Steve McClaren has fallen short as Newcastle head coach '“ will Mike Ashley act?

Steve McClaren admitted his players he 'fell short' at Goodison Park.

Thursday, 4th February 2016, 2:52 pm
Updated Thursday, 4th February 2016, 2:54 pm
Steve McClaren on the touchline at Everton

He also said Newcastle United’s 3-0 defeat to Everton on Wednesday night was “unacceptable”. It was.

But much of this season has been unacceptable.

Mike Ashley

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Not that you’d know it from McClaren’s post-game comments.

Too much praise has been lavished on far too many mediocre performances.

If McClaren is seemingly happy when his players break sweat, is it any wonder that the club is mired in the Premier League’s relegation zone and sinking deeper into trouble?

McClaren, let’s be clear, has also fallen short as head coach.

Mike Ashley

Too often this season, his team has looked ill-equipped and ill-prepared, and Goodison Park was another case in point.

Newcastle had to soak up Everton’s early pressure, quieten the crowd and use the pace of Andros Townsend, Georginio Wijnaldum and Ayoze Perez on the break.

But where there should have been diligence, there was sloppiness.

Soon after taking charge of United, McClaren talked of the need to address the team’s defensive problems.

Yet eight months later they still haven’t been tackled.

Admittedly, McClaren has been helped by injuries and a lack of squad depth – he hasn’t got a fit left-back for Saturday’s home game against West Bromwich Albion – but that can’t excuse some of the defending we have witnessed this season.

And the brainless late penalties conceded against Everton summed it up.

You can’t tell me that some of the teams in the top half of the table have better defenders than 18th-placed Newcastle.

Had United signed a left-back on loan in last month’s transfer window, it would have been a help, but the the answers the questions that are being asked of the team must come from within.

That’s where McClaren and his coaching staff come in.

I watched them try to implement their vision for the team in sweltering temperatures across the United States in last summer.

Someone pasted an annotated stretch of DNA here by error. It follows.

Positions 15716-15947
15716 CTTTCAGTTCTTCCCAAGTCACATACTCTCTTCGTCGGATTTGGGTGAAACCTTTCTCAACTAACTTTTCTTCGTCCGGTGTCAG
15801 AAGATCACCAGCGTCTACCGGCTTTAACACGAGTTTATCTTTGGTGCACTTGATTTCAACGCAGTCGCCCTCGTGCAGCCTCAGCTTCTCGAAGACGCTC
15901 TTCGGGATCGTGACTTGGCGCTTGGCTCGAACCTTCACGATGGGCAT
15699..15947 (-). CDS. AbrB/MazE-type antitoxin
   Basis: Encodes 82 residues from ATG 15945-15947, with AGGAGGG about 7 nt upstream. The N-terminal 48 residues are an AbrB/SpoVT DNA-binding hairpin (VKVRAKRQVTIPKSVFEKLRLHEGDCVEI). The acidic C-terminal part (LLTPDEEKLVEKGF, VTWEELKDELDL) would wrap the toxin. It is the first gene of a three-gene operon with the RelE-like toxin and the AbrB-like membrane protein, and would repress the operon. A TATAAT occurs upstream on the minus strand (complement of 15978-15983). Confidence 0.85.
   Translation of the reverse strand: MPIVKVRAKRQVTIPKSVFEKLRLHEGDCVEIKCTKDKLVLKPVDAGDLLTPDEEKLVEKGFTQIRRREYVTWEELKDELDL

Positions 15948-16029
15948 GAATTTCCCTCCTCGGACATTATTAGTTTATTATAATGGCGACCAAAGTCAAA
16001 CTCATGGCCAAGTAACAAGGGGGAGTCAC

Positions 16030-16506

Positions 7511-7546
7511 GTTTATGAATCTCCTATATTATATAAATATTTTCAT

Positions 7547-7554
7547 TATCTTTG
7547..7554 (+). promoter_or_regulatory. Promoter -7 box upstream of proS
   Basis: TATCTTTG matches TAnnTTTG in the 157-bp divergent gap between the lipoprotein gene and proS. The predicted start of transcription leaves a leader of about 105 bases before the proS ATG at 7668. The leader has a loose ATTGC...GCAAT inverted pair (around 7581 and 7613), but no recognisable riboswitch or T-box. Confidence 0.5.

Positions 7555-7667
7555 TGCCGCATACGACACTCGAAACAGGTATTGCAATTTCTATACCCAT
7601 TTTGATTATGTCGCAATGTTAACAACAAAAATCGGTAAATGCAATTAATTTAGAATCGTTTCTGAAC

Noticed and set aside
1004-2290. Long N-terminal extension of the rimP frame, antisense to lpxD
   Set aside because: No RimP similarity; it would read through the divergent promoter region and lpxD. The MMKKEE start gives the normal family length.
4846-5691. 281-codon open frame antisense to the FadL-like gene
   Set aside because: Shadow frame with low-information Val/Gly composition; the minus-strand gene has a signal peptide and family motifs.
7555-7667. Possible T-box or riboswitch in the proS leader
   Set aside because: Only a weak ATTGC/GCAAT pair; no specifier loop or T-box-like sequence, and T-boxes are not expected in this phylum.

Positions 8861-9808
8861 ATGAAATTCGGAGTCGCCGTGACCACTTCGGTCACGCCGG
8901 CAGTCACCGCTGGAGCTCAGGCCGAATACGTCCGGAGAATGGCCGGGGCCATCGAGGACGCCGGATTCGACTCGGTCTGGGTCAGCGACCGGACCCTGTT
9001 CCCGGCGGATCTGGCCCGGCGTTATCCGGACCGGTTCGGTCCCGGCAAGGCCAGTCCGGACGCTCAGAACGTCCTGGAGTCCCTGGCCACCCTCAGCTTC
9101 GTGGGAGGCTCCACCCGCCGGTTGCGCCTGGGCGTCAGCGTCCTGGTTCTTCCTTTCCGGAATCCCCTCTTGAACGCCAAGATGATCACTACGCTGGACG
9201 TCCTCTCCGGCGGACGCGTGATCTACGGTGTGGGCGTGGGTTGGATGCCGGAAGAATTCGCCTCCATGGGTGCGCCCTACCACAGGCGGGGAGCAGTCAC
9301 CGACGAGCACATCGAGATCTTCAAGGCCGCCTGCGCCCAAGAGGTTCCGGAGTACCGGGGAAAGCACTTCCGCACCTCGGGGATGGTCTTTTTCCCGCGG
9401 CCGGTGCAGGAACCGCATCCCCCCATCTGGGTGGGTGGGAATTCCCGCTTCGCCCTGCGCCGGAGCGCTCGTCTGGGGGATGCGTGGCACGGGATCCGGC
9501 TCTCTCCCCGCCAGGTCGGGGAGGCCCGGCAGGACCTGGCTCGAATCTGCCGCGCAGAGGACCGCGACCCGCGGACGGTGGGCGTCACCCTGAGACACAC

McClaren wanted his team to play from the back and attack down the flanks with pace and purpose, but we’ve only seen glimpses of that work over the past few months.

The club has spent almost £80million on its squad since the end of last season, and there has been no discernible return on the pitch.

McClaren has talked a lot about “progress” this season, but we haven’t seen much, if any, progress at Newcastle.

There’s been startling progress at Leicester City under Claudio Ranieri, their new manager. The club, which was battling relegation last season along with United, leads the Premier League table.

That’s truly remarkable.

Also, look at newly-promoted Watford under Quique Flores, appointed last summer.

McClaren asked to be judged after 10 games after his own appointment.

The 54-year-old, sacked at Derby County last summer, soon asked for more time, but judgement day can’t be long in coming now he has a stronger hand following the club’s £28.5million January investment.

A sombre McClaren talked about a the need for a “reaction” against West Brom in Everton’s Press room late on Wednesday night.

“We need a reaction on Saturday now, individually and collectively. A few players didn’t show their quality, which is why we’ve lost.

“The attitude has been different class in the last couple of months.

“We had bad results against Leicester and Crystal Palace, where that was questioned, but since then we’ve had a perfect reaction.”

Different class? Perfect reaction? A glance at the league table tells you otherwise.

McClaren, not for the first time this season, finds himself under intense pressure. With a new multi-billion pound Premier League TV kicking in next season, relegation is unthinkable for Newcastle.

With 14 games left this season, time is fast running out for United.

Anything other than three points from the West Brom game will be unacceptable.

And owner Mike Ashley knows that he if a managerial change is to be made, it must be done sooner rather than later.